IVC Filters and Thrombosis: A Potentially Deadly Combination
Many types of IVC filters are retrievable, meaning they are designed to be taken out once a patient’s risk for developing blood clots in the legs has subsided. However, in far too many cases, these filters are either not removed quickly enough or not removed at all. This can lead to a painful, potentially severe, condition known as IVC filter thrombosis.
What is IVC Filter Thrombosis?
It’s ironic that thrombosis, or clotting of the blood in a blood vessel, is one of the conditions that IVC filters are designed to prevent. IVC Filters are supposed to trap clots before they can reach the lungs and cause a possibly fatal pulmonary embolism.
Over time, however, retrievable IVC filters can either partially block the inferior vena cava (the vein that transports blood from the lower body to the heart) or obstruct it completely, leading to serious problems.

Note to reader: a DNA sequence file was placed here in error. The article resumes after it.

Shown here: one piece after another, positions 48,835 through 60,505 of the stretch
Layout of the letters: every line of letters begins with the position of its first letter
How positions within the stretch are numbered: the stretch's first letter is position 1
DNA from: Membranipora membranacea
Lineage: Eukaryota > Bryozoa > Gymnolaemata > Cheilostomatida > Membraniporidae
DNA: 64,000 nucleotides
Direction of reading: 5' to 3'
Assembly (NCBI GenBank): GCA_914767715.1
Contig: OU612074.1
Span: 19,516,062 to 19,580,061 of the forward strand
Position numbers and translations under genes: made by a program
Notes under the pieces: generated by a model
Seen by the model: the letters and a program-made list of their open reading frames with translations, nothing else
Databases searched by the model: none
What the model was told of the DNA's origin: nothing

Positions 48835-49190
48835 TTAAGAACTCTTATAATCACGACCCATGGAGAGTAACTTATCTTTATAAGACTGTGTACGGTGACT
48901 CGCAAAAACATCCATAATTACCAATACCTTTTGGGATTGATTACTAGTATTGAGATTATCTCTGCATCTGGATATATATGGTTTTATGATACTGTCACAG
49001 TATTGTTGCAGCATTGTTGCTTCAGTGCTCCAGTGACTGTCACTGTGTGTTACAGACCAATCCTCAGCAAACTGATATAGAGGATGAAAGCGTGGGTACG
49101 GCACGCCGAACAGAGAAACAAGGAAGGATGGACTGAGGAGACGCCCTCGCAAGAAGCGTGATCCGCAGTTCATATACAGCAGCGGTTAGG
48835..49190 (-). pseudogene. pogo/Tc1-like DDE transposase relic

According to a recent study performed by researchers at the University of Rochester, patients who do not have their filters removed are at a substantially higher risk for the following conditions:
- Post-thrombotic syndrome – A condition where blood vessels cannot transport enough blood to the legs and arms, leading to chronic pain, swelling and pressure.
- Venous claudication – A condition caused by lack of proper blood flow. This can lead to aching, burning and weakness in the arms, legs or both.
- Venous ulceration – Painful wounds that appear on the skin due to a lack of sufficient circulation.
The bottom line is that if you have a retrievable IVC filter you need to have it removed as soon as you are no longer at risk for developing blood clots.
Lack of Warnings
Many IVC filter manufacturers have been accused of failing to properly warn patients and doctors about the dangers of not removing retrievable IVC filters on a timely basis. As a result, people across the country are filing lawsuits against these manufacturers in an effort to obtain compensation for medical bills and other expenses associated with the complications they’ve suffered.